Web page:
Louis I. Kahn, by Robert McCarter (Phaidon). Although Louis Kahn is now widely regarded as the most important architect of the second half of the twentieth century, his work—with its obvious indebtedness to Roman and monastic architecture, its emphasis on monumentality and compression rather than lightness, and its use of masonry and concrete rather than steel and glass—stood in vivid contrast to the then prevailing International Style modernism. Perhaps for this reason there hasn’t until now been a definitive study of Kahn’s complete works (Vincent Scully’s admiring and characteristically woolly 1962 assessment, which remains in many ways the most penetrating, was largely prophetic, because Scully wrote it before Kahn had designed his most important buildings). This nearly 500-page triumph of bookmaking—handsomely designed, clearly and perceptively written, comprehensive in scope, luxuriantly graced with photographs and illustrations (including newly redrawn plans and computer-generated images of Kahn’s unbuilt projects)—was originally scheduled for publication a few years ago, but has since gone through substantial textual and graphic revision. McCarter is astute on Kahn’s rootedness in Philadelphia (where he lived his entire life), on the revolutionary impact of his period of historical rediscovery at the American Academy in Rome, and (following Scully) on the influence his earliest training in the Beaux Arts style had on his subsequent designs. The author’s text and the photographers’ work especially illuminate those buildings of the intensely bookish Kahn that are devoted to study: the sumptuous and severe Yale Center for British Art, the massive and serene Phillips Exeter Academy library, and his greatest achievement, the at once stark and intimate Salk Institute for Biological Studies.
Tired of Weeping: Mother Love, Child Death, and Poverty in Guinea-Bissau, by Jónína Einarsdóttir (Wisconsin). Beginning in the 1960s, thanks largely to the work of the then trendy social historian Philippe Ariès, the academic community swallowed the emotionally relativist notion that the deep bonds of love and care between modern Western mothers and children are a “cultural construct.” Specifically, anthropologists and historians, relying far more on theory than on evidence, held that in cultures and historical periods with high child mortality, mothers, expecting the worst, were largely indifferent to their children and so did not grieve intensely when they died. But recently far more careful scholarship in such diverse fields as ethnography and medieval history has been methodically, and heartbreakingly, dismantling that idea. This sensitive and judicious work is among the latest and most cogent of such studies. Guinea-Bissau, on the West African coast, is one of the world’s poorest countries. There, where about a third of the children born alive die before they reach the age of five, Einarsdóttir, an Icelandic anthropologist, lived for nearly half a decade, closely observing mothers’ attachment to and care of their children, and their reactions to the obscenely common event of their children’s dying. She found that although “children continuously died in my surroundings,” mothers were acutely attached to their children (even those born greatly impaired and with very low chances of survival), and the death of a child met with essentially the same intensity of maternal torment that we would expect in the West. This compelling contribution to the anthropology of emotion carries a deeply unsettling implication: Ariès and company sensibly if incorrectly contended that maternal neglect was a means of psychological survival for mothers in societies in which children routinely died (in medieval England, for instance, well over 40 percent of children died before they were ten). But with the demolition of what Einarsdóttir calls the “neglect thesis,” it seems clear that many earlier societies were, and many of today’s impoverished societies are, saturated with—even defined by—an inconsolable anguish.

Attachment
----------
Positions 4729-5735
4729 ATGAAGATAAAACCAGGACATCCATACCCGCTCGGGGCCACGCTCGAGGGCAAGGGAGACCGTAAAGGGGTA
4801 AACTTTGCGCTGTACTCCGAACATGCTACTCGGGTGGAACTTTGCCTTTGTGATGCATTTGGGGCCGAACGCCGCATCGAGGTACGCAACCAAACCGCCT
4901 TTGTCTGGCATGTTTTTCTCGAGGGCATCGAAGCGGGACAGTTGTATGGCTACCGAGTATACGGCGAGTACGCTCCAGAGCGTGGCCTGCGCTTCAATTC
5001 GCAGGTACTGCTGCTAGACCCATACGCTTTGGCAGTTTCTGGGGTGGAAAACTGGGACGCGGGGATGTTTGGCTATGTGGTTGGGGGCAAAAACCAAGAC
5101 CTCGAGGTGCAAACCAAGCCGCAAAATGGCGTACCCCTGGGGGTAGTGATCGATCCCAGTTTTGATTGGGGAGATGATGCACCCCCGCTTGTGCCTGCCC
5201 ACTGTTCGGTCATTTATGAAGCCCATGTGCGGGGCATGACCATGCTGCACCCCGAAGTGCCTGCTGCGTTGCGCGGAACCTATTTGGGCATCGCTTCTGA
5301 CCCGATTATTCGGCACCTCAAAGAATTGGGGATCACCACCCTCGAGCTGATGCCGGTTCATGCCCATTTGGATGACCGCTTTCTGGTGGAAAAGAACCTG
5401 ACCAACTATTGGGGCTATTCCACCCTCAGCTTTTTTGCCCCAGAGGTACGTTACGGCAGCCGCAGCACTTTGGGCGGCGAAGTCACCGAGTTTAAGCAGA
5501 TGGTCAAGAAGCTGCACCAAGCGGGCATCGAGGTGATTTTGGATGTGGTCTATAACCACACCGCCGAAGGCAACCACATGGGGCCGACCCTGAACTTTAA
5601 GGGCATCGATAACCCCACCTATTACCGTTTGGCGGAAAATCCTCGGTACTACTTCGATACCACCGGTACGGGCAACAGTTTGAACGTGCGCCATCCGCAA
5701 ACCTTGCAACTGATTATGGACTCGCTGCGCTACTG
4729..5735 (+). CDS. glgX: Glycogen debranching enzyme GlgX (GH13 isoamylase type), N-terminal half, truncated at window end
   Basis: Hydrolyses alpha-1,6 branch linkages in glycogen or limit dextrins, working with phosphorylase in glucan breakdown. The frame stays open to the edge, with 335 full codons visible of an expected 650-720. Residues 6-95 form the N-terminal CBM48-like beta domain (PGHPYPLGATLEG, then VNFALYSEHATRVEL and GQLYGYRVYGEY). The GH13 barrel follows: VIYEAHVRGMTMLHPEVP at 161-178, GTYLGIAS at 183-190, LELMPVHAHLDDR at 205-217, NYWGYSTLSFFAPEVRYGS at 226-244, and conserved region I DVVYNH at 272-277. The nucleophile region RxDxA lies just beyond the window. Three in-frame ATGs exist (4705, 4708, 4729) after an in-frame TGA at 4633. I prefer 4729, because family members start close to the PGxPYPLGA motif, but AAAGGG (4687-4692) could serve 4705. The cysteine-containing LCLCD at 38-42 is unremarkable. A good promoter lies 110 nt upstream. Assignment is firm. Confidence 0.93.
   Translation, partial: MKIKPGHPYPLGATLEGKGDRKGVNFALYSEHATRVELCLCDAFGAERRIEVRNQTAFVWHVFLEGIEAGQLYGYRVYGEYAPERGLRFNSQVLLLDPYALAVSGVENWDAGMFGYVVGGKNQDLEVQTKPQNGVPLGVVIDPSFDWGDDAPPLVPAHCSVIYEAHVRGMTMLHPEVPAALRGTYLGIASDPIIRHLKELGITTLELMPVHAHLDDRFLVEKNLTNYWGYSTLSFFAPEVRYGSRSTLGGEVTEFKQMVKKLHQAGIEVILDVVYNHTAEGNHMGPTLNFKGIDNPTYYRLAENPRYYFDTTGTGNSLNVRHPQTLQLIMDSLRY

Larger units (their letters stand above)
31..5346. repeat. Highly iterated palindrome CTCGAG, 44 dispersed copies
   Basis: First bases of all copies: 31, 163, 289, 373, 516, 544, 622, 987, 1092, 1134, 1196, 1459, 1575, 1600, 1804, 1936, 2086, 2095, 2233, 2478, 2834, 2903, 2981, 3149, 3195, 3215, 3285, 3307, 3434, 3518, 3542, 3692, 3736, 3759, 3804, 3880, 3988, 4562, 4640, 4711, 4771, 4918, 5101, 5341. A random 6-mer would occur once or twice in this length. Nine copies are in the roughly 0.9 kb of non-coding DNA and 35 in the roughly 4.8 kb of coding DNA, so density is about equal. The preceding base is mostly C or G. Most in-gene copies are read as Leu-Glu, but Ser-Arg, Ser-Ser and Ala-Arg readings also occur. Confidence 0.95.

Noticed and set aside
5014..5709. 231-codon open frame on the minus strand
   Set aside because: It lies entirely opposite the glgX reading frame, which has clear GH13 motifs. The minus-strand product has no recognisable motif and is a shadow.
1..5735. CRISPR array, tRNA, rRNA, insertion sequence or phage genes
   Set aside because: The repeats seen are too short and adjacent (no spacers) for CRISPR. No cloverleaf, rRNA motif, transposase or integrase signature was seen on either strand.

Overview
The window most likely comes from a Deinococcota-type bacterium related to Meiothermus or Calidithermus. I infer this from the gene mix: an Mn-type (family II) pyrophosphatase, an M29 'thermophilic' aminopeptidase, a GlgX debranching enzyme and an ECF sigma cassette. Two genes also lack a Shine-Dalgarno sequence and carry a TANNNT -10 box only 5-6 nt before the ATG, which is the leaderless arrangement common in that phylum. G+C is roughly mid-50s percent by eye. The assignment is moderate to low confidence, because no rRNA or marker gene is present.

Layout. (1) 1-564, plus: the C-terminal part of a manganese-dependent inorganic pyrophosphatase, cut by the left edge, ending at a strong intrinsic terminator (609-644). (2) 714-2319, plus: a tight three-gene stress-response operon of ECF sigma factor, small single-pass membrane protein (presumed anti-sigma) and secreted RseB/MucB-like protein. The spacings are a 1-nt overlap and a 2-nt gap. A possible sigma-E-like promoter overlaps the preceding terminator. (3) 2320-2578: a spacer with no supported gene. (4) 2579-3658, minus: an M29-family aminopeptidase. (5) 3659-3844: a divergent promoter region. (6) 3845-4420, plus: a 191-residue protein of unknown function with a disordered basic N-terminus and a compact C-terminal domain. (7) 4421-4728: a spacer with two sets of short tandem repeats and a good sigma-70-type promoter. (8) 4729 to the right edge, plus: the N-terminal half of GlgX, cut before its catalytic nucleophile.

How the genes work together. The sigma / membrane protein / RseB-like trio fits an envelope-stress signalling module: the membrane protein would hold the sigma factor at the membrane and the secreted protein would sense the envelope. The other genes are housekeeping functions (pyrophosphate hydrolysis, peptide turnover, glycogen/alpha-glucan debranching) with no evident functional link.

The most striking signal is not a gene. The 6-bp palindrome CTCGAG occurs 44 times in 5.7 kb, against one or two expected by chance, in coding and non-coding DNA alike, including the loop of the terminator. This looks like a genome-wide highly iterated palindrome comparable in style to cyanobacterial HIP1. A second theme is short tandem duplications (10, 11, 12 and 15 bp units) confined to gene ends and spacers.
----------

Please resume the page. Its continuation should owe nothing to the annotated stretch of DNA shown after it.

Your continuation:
The Chosen, by Jerome Karabel (Houghton Mifflin). Karabel has delved into the archives of Harvard, Yale, and Princeton to reveal their “hidden history” of admission and exclusion, from the Big Three’s systematic efforts to limit the number of their Jewish students, to their recent intense labors to garner blacks and Latinos, to the brouhahas over coeducation, early action, and preferences given to athletes and legacies. Although he tells his story intelligently and stylishly, it’s a largely familiar one: the amount of scholarly work devoted to the internal dynamics and demographics of elite universities generally, and their admissions policies specifically, is almost nauseating. Moreover, he places that story in the context of a larger one—the passing of the WASP ascendancy and the rise of a meritocratic “new class”—that’s been thoroughly scrutinized and brilliantly told by, among others, E. Digby Baltzell. But Karabel, a professor of sociology at Berkeley, is illuminating and quietly excoriating on the subject of class diversity at the elite schools—a value they don’t prize nearly as highly as they do racial and ethnic diversity. (He points out that merely three percent of students at highly selective colleges come from the poorest 25 percent of American families; “in contrast, blacks and Hispanics—who form a roughly similar proportion of the population—make up about 12 percent of the student body.”) Most refreshing and most important, throughout his book Karabel insists that readers heed what he calls “the dark side of meritocracy.” Today the elite universities, reflecting our highly stratified and highly mobile society, are governed by the ideal of equality of opportunity, in which power and the good life are increasingly reserved for the most talented and most able, regardless of race, gender, or sexual preference. But this, Karabel reminds us, is a profoundly undemocratic betrayal. Most of us, after all, are merely ordinary, and as the British economic historian R. H. Tawney wrote (alas, not quoted by Karabel), “Opportunities to rise are no substitute for a general diffusion of the means of civilization” and of the “dignity and culture” needed by all “whether they rise or not.”